FIRST JOAQUIN POT CLUB CLOSES DAYS AFTER OPENING (CA)
Author: Mike Martinez, Staff Writer
Tue, 23 May 2006
Daily Review, The (Hayward, CA)
TRACY -- The first Cannabis Buyers Club in San Joaquin County was snuffed out before it ever got rolling.
And it is not because federal, local or state agents shut down the odorous operation on the third floor of the Opera House building in downtown Tracy.
Last Thursday -- three days after opening for business -- building manager Jim Ward said he asked the owners of the West Valley Resource Co-Op to move out, and they were gone the next day. He said they didn't have a problem with it.
"Whether they had a medical need for it or not, their clientele was a little younger than I had expected," Ward said. "I just told them things weren't working out."
He said the aroma of their product spilled out of the "club."
May 5 for the West Valley Resource Co-Op, city officials said. A phone number listed on the business license had a Los Angeles area code. A message left at the number was not returned.
Tracy police Capt. Mike Maciel said the operation may have been legal to operate, within state law.
"We would certainly want to ensure that they are meeting all the requirements of state law in the operation of the business and that the people acquiring marijuana are ( qualified patients )," Maciel said. "The fact they shut down is not our doing."
In 1996, California voters passed Proposition 215 -- the Compassionate Use Act -- providing the seriously ill with the right to obtain and use marijuana for medical purposes.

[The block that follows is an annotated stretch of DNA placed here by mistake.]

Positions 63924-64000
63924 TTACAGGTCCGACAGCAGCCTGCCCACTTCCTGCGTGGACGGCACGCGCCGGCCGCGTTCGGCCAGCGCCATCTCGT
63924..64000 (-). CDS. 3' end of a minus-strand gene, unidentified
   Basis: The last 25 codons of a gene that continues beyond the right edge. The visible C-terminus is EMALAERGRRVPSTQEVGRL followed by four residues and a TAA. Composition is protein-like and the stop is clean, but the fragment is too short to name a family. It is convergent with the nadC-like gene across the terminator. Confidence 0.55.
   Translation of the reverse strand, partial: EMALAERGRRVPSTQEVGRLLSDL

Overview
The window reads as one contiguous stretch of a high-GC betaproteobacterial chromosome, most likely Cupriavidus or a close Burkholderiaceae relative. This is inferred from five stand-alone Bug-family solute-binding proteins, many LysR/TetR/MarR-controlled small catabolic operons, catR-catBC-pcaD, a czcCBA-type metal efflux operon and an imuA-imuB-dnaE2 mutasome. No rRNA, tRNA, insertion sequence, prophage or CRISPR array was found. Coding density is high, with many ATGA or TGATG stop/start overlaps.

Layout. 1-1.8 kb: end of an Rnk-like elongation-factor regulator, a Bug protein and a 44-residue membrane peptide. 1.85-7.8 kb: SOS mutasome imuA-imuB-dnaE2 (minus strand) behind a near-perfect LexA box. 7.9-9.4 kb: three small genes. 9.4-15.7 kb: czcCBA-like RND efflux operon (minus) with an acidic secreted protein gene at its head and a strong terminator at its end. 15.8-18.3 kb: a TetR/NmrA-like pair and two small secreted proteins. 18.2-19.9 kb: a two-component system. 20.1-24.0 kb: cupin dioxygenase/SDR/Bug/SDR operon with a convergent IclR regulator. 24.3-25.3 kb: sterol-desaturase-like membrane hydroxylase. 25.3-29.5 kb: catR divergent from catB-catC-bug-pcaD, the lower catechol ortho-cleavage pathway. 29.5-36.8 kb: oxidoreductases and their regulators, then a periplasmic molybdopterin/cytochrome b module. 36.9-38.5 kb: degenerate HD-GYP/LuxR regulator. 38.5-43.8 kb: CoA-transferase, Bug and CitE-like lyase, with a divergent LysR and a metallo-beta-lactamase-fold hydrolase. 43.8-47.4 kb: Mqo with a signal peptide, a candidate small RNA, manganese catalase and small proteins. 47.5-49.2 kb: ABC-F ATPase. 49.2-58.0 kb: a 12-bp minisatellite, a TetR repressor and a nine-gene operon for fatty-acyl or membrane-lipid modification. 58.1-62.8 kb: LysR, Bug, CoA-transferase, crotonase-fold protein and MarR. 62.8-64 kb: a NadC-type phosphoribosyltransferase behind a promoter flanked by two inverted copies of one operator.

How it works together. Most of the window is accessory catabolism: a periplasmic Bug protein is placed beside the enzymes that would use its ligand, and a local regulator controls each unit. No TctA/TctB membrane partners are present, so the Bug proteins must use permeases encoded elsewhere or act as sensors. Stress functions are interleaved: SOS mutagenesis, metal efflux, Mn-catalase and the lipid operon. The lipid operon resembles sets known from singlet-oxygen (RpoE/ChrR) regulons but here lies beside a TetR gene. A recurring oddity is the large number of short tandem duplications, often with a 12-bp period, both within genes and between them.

for the Reform of Marijuana Laws, therapeutic benefits from smoking the plant are well-documented. Marijuana provides relief from nausea, stimulates appetite and weight gain, and helps combat glaucoma, according the organization's Web site.
The issue has turned into a legal dogfight between states and the federal government. Last June, the U.S. Supreme Court ruled that federal laws prohibiting the use of medical marijuana remain in effect regardless of state laws that permit its use.
Phil Urie, deputy district attorney for San Joaquin County, said the dispensary, if it really was one, was the first to operate in San Joaquin County.
Even so, the way the county interprets the law, it may have been illegal.
"Our position has always been, and continues to be, that the retail sale of marijuana, even to those who have a ( doctor's ) recommendation, is not legal," Urie said.
"Grow your own, that's what 215 says. The whole ( issue ) with dispensaries was completely out of the realm of Prop. 215 ... Counties like Alameda, San Francisco and Marin, they don't have the political guts to apply the law."
According to the Tracy City Clerk's Office, nothing relating to cannabis clubs has come before the City Council in at least the last 13 years.